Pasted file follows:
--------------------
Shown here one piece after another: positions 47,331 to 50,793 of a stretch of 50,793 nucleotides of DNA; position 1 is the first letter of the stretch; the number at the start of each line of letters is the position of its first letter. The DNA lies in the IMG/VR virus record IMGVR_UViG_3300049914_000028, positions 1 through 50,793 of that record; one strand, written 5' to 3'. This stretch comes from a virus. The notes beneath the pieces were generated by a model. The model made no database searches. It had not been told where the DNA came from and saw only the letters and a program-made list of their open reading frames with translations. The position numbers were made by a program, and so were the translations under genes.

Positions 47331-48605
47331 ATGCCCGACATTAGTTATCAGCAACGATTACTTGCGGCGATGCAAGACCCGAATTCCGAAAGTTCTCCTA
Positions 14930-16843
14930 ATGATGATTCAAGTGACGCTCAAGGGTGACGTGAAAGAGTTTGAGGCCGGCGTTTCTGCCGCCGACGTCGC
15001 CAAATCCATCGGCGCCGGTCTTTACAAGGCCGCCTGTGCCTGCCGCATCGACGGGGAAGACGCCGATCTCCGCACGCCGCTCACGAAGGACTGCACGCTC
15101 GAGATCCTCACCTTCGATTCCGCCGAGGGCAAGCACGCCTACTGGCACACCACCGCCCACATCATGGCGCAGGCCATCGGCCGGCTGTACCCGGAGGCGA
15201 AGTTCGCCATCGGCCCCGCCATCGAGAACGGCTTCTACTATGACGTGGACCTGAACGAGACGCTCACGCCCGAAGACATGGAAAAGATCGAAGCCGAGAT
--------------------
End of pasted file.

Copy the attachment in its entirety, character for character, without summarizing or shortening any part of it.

Shown here one piece after another: positions 47,331 to 50,793 of a stretch of 50,793 nucleotides of DNA; position 1 is the first letter of the stretch; the number at the start of each line of letters is the position of its first letter. The DNA lies in the IMG/VR virus record IMGVR_UViG_3300049914_000028, positions 1 through 50,793 of that record; one strand, written 5' to 3'. This stretch comes from a virus. The notes beneath the pieces were generated by a model. The model made no database searches. It had not been told where the DNA came from and saw only the letters and a program-made list of their open reading frames with translations. The position numbers were made by a program, and so were the translations under genes.

Positions 47331-48605
47331 ATGCCCGACATTAGTTATCAGCAACGATTACTTGCGGCGATGCAAGACCCGAATTCCGAAAGTTCTCCTA
Positions 14930-16843
14930 ATGATGATTCAAGTGACGCTCAAGGGTGACGTGAAAGAGTTTGAGGCCGGCGTTTCTGCCGCCGACGTCGC
15001 CAAATCCATCGGCGCCGGTCTTTACAAGGCCGCCTGTGCCTGCCGCATCGACGGGGAAGACGCCGATCTCCGCACGCCGCTCACGAAGGACTGCACGCTC
15101 GAGATCCTCACCTTCGATTCCGCCGAGGGCAAGCACGCCTACTGGCACACCACCGCCCACATCATGGCGCAGGCCATCGGCCGGCTGTACCCGGAGGCGA
15201 AGTTCGCCATCGGCCCCGCCATCGAGAACGGCTTCTACTATGACGTGGACCTGAACGAGACGCTCACGCCCGAAGACATGGAAAAGATCGAAGCCGAGAT